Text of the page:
We have noted with some amazement and trepidation over the past 4 years as global growth weakened but corporate profits continued to soar thanks to lowered labor costs following the great recession of 2008 as well as low interest rates that fueled one of the longest, largest levered share buy-back streaks in corporate history.
While the earnings show has undoubtedly been one for the history books, the downside is that historically this trend is one of the most reliably mean reverting ever recorded. At some point cash flow, leverage limits and cost cutting can only run so far and then companies need things like sales growth to sustain record earnings growth. The turn is as inevitable as winter after fall, and with stock valuations supremely expectant of more and more earnings gains today, the below chart should give the bulls cause for pause.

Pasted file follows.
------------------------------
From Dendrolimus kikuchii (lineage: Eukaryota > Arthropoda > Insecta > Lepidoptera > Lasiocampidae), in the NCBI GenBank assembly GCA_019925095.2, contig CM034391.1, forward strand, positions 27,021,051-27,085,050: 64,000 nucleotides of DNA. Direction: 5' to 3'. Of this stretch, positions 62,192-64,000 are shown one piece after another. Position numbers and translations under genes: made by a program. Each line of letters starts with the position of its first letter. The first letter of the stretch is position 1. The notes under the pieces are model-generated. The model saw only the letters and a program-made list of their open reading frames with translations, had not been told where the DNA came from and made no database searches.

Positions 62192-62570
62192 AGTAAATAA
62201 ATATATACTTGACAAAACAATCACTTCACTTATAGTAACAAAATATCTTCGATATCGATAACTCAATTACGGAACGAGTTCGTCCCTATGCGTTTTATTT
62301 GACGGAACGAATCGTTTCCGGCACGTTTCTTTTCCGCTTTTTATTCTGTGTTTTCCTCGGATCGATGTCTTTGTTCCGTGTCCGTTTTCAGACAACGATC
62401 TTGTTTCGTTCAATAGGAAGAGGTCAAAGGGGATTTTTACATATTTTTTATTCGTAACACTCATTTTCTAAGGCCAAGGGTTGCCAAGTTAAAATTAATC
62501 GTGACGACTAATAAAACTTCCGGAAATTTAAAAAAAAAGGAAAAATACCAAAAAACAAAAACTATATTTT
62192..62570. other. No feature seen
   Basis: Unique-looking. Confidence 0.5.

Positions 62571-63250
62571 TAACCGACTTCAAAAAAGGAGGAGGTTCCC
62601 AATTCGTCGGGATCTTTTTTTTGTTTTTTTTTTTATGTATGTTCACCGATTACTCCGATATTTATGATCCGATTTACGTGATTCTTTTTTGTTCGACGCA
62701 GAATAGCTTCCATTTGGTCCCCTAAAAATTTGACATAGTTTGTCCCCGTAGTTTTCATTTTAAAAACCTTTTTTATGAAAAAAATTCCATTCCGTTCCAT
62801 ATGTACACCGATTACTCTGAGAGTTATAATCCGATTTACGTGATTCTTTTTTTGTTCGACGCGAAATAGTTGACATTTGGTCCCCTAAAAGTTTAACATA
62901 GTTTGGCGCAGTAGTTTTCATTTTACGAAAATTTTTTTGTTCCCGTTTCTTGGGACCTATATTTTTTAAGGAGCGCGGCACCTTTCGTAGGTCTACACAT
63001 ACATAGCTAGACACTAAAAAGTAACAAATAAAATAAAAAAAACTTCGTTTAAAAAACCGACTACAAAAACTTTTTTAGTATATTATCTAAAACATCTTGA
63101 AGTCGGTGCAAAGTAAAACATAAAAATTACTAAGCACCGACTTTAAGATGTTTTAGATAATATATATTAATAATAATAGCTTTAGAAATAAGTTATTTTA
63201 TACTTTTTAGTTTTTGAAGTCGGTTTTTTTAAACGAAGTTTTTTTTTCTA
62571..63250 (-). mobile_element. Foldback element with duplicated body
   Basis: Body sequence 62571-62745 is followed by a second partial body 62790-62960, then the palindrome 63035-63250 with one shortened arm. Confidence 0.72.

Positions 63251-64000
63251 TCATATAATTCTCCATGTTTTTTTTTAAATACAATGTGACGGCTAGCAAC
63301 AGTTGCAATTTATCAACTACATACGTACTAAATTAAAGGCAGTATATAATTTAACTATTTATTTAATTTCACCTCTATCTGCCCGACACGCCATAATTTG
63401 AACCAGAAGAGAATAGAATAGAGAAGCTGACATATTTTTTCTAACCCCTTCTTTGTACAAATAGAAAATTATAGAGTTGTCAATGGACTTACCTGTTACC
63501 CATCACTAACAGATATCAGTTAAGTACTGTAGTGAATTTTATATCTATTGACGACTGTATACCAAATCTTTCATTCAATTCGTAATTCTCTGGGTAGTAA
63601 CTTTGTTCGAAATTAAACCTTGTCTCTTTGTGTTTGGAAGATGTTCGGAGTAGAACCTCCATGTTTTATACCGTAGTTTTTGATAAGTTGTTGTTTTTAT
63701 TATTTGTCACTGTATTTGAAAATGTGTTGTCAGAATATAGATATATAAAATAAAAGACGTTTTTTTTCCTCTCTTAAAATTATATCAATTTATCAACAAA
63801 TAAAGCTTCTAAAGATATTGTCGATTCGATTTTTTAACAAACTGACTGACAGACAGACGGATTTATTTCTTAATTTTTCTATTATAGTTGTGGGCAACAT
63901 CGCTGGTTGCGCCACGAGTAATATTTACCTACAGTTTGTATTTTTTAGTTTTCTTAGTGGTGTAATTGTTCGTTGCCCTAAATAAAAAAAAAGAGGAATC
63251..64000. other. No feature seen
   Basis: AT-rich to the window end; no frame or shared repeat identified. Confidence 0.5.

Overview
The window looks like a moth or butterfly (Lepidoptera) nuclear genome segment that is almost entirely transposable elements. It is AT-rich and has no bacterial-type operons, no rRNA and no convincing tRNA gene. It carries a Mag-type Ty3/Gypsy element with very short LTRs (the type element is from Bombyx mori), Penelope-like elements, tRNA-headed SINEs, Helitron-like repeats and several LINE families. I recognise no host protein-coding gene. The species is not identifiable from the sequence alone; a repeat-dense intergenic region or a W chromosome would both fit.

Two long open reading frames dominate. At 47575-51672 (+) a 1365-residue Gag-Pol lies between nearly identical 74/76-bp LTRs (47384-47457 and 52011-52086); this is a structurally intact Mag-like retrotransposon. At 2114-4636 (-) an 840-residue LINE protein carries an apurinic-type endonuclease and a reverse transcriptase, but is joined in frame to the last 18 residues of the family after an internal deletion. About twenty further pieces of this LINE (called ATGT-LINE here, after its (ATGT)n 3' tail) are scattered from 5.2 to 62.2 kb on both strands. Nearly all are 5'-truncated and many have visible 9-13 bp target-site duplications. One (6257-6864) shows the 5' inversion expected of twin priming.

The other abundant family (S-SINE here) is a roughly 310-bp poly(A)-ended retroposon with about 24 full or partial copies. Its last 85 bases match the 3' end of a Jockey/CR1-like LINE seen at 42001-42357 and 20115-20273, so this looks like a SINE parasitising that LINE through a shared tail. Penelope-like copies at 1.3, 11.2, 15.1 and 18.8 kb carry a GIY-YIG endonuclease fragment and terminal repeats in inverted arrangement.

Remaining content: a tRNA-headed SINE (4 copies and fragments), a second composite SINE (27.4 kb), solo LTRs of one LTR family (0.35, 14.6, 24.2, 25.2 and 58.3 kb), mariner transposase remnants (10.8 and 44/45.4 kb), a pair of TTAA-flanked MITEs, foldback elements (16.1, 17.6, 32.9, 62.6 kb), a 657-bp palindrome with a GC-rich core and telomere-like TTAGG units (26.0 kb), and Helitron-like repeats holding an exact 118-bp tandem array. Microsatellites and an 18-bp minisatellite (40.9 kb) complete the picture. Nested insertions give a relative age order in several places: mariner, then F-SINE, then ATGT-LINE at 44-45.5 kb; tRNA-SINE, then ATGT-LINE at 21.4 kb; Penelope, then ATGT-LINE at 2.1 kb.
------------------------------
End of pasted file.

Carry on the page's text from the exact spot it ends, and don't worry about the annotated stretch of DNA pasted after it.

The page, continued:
At the same time, another historically relevant gauge of relative value for stocks is total market cap (aggregate $ value of the stock market) divided by annual GDP. Today the total market cap of the S&P 500 sums to more than 125% of US GDP. This can be compared with the 115% market cap/GDP ratio before the 2008 market collapse and 160% all time high on this ratio before the implosion of 2000-02. Up until 1999, Warren Buffet described this indicator as one of the most useful in assessing when stocks were overvalued and vulnerable to loss cycles. Of course that was before he became the S&P indexing, long-always, cheer-leader for US stocks-at-every-price that he has become over the past 15 years. For those that still do like taking objective measurements of value at risk though, here is the chart.